More Than Injury Prevention: How Somatics Can Deepen Artistry

March 2, 2021

We might not be able to go out right now, but we can go in. For those of us still stuck taking class at home, it’s not a great time to work on jumps, leaps and turns. As for discovering our internal world, though, it’s been a somatic sensory feast.

The basic tenets of somatics—awareness, efficiency, exploration, rest and nonjudgment—demand little in the way of a physical space or a special surface. During the pandemic, I have taken a page from Emily Dickinson’s book, asking how far I can reach into myself without leaving the room. So far, I have virtually studied everything from Feldenkrais to Continuum Movement, BodyMind Dancing, Alexander Technique and Ideokinesis, among others.

Too often, we dancers wait until we are injured or older to try a practice that won’t guarantee that our technique or strength will improve. Somatics, defined by movement theorist Thomas Hanna as “the body as a lived experience,” has been relegated to a feel-good nap time that addresses injury prevention or recovery. In other words, something there’s rarely time for in the hyper-busy life of a dancer.

But if we go back to Delsarte, an early somatics pioneer, we find the word “expression.” The purpose of all this sensing and feeling is not just to feel better, but to be able to express oneself with absolute clarity, nuance and ease, a central requirement for an artist of any discipline. To make something, we need to know our material inside and out, and we need to remove barriers. All of that takes practice, and part of that training is called somatics.

Lucky for us, somatics comes in many flavors, from the poetic to the practical, and although they all share a set of principles, they each offer a central idea that is unique to them. In dancers’ hands, I find an elevated sense of artfulness to the practices themselves, and a full awareness that new patterns lead to new ideas.

A Habit Reboot: Awareness Through Movement

When engineer and physicist Moshé Feldenkrais wrote in The Potent Self, “…all creative people do things in their own way…. They had to learn and work until they knew themselves sufficiently to bring themselves to the state of spontaneity,” he had an inkling that his work would be useful to artists of all disciplines.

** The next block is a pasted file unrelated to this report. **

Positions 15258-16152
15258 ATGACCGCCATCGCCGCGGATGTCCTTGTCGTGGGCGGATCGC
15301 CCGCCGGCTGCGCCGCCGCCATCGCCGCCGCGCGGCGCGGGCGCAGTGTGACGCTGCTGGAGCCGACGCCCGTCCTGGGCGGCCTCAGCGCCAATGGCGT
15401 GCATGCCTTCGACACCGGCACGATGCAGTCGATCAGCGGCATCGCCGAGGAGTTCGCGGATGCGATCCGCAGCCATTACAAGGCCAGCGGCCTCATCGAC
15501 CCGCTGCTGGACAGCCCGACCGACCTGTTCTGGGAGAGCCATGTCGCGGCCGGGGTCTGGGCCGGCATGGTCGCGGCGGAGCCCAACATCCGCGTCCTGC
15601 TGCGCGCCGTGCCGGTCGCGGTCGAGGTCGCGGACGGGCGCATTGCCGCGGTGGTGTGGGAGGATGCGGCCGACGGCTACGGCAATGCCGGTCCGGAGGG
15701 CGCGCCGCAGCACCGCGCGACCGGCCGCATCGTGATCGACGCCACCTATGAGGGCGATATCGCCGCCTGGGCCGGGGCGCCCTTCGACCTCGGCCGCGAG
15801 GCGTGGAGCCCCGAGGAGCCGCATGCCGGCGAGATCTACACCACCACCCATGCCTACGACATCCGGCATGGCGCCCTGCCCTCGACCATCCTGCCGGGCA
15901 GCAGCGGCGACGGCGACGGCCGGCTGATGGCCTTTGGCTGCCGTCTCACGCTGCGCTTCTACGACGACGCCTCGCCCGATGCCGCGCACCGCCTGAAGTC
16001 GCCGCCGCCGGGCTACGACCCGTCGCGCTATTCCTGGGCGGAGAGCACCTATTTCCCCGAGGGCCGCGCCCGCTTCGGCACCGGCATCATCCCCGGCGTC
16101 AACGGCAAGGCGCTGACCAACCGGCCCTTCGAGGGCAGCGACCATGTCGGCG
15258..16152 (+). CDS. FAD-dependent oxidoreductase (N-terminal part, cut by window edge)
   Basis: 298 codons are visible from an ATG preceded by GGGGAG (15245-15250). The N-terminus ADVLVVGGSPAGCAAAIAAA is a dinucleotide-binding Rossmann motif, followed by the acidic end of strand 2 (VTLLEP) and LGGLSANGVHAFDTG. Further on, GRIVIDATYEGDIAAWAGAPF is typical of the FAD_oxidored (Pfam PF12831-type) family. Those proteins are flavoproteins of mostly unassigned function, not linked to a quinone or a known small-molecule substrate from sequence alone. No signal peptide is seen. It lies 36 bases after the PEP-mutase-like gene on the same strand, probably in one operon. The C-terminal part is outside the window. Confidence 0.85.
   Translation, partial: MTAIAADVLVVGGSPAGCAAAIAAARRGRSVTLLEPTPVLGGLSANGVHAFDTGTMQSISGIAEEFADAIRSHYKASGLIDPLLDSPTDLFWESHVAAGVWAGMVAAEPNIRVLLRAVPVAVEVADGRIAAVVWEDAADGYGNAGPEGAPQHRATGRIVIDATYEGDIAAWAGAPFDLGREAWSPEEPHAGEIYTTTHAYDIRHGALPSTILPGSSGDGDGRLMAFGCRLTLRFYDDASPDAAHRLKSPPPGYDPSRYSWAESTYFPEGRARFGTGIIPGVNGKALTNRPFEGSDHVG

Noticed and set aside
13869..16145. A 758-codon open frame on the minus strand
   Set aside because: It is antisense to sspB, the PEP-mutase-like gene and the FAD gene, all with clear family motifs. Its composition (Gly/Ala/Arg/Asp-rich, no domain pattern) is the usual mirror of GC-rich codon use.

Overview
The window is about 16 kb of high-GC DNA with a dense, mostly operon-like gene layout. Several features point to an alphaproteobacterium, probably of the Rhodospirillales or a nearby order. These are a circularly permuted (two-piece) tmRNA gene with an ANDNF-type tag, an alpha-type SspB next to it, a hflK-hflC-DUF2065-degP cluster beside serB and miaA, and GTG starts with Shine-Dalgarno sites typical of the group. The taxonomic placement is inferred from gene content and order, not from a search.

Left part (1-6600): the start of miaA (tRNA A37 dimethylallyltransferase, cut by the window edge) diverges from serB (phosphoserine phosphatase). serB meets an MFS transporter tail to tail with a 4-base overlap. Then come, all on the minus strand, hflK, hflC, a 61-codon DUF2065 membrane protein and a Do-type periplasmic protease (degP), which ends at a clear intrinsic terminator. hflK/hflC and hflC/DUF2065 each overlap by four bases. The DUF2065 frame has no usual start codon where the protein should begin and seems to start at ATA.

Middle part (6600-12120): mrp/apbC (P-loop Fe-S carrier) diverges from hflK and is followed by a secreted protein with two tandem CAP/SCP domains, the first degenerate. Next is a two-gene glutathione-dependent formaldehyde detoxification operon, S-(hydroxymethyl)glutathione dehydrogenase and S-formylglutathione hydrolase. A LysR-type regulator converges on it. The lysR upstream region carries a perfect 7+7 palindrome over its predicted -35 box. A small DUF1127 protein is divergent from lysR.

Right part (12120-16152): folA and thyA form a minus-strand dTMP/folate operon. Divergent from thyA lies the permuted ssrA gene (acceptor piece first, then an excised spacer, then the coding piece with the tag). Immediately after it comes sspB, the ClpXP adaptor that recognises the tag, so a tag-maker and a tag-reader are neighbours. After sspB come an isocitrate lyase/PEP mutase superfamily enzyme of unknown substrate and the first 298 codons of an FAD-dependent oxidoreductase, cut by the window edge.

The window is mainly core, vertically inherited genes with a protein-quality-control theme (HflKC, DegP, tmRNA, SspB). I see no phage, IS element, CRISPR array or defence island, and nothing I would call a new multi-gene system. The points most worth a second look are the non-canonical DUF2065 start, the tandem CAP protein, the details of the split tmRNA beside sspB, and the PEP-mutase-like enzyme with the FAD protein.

“Know your instrument, how the tensions play within us. How present are you in your own movement?” asks Ami Shulman in her Awareness Through Movement lessons (the slow and meditative group practice of the Feldenkrais method). There is generally no demonstration in an ATM class, so the teacher needs to have a compelling way of taking us through the lesson. Currently a rehearsal director at Gothenburg Opera Dance Company, Shulman sources her theater background in her teaching, leading students through the lesson as if we are the protagonists of our own novels. She guides us to pay attention to the exact quality of our own movements, not only to refresh our kinetic connections, but also to learn what makes us tick as movers. For me, after an ATM lesson I feel ripe with potential and possibilities.

Connections and Strength: Mobility and Stability

As he leads us through movements both familiar and unfamiliar, testing our balance, strength and coordination in fresh ways, Robbie Moore tells his Mobility and Stability class at the Institute of Contemporary Dance in Houston, “Don’t forget the micro-movements.”

Deeply influenced by Irene Dowd (during his time at Juilliard and afterward), Pilates (through his work with Anne Rubau and Darren Spowart) and yoga, along with his choreographic chops, he has crafted a seamless experience. Using a Dowd umbrella of exploring tone and motion, the result is a deep heating and awakening of our tissues and a powerful feeling of connectivity. Moore describes the class as “90 minutes to connect yourself to the space, the breath and the earth. It’s about grounding.” I sense my own authority after Moore’s class. Powerful, strong, but nimble.

Flow and Form: Mindful Moving

A woman with short grey hair lies on the floor. She wears black pants and a black long-sleeve shirt. Her arms are stretched out on both sides of her and her face looks up the the ceiling. Her lower body is twisted sideways with her left leg crossing over her body and stretching over to the right side of her body. She is leading a movement class. Five other people lie in the same position behind her. They are in a large studio with a light brown floor.
Helen Rea emphasizes the importance of moving in opposing directions.

Photo by Robert Sugar, Courtesy Rea